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The Student News Site of Stony Brook University

The Statesman

The Student News Site of Stony Brook University

The Statesman

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    High Tech Realm

    Who knew that social networks aren’t being used for networking? Sites like MySpace and Facebook have long been hailed as great ways to stay connected, however, an article from “The Economist” points out that most social networking users often connect (leaving comments on photos, status updates, etc.) with only an average of seven friends.

    No, that was not a typo. I did type seven, and that figure is geared towards any social networking user, including the “elites” — the users with hundreds or thousands of “friends.”

    The article mentions “the Dunbar number,” which comes from a theory that the maximum number of people in a stable network is approximately 150 persons. Taking that number one step further, the average Facebook user has about 120 friends. Of these 120, the user only often connects with an average of seven. For users with 500 friends, interactions occur with about seventeen people.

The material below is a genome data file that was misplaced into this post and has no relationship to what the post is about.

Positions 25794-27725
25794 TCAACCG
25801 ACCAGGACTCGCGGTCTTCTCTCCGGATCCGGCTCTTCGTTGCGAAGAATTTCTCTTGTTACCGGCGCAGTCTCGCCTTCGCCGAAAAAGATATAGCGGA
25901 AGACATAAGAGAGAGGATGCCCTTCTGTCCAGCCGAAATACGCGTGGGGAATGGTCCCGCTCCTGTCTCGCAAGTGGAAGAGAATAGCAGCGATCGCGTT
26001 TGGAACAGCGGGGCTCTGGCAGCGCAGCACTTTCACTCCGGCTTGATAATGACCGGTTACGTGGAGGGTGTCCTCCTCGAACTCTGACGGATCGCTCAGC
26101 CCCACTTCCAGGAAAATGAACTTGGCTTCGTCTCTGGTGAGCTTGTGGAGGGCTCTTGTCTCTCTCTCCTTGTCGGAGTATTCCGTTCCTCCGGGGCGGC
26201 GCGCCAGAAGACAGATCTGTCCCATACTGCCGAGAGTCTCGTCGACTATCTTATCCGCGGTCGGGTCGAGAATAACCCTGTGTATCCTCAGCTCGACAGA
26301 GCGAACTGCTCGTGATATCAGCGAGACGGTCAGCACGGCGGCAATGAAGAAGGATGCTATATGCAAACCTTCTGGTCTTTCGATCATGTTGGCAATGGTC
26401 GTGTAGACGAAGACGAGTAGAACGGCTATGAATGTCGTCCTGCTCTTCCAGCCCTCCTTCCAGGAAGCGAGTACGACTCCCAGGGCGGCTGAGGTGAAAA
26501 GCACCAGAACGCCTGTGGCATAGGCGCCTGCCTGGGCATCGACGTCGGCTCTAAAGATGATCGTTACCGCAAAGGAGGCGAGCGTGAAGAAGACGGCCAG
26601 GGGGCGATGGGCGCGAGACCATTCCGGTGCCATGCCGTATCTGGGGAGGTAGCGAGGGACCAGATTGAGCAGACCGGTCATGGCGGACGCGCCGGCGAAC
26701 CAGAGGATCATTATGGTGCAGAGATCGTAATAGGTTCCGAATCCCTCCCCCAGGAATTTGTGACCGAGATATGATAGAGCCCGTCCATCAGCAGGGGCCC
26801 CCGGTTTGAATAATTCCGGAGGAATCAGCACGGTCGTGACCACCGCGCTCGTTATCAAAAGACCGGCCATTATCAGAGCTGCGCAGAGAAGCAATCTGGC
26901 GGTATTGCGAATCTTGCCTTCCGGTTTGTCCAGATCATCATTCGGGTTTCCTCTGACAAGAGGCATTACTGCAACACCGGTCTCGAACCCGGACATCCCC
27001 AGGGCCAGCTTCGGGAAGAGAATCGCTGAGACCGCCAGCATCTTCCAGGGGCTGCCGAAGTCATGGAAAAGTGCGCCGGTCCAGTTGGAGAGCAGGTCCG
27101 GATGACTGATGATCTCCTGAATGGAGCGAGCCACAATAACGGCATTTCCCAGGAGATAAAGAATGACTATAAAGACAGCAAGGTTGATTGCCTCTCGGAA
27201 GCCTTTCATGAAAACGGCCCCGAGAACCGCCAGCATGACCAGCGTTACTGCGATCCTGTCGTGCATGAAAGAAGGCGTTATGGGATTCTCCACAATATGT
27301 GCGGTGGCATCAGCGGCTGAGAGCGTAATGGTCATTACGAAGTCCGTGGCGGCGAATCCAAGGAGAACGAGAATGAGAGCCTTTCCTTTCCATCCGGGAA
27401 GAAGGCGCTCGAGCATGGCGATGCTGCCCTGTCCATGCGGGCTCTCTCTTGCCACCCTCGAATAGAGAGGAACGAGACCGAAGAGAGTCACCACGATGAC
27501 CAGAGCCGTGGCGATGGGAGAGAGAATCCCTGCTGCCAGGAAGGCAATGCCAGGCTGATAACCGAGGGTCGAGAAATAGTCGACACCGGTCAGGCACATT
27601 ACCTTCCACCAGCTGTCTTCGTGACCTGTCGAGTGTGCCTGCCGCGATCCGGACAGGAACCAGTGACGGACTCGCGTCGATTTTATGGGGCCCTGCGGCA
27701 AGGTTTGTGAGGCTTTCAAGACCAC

Is this news? Not really. When I first got a MySpace in 2004, I remember seeing some of my (actual) friends with over 1,000 people in their networks (my network peaked at around 112 people). There also were the numerous reports in the news about child predators, and there was also the MSNBC show “To Catch a Predator.”

    Really, this isn’t surprising at all. Social networks are geared towards the younger generation where everyone wants to be cool. For some unknown reason, having a trillion friends on a social network is a status symbol.

    While the concept isn’t abstract, it’s interesting to get precise figures as to how social networks are being used. Really, everyone seems to want their 15 minutes of fame. Maybe that’s the reason it’s cool to have a trillion “friends” on social networks.

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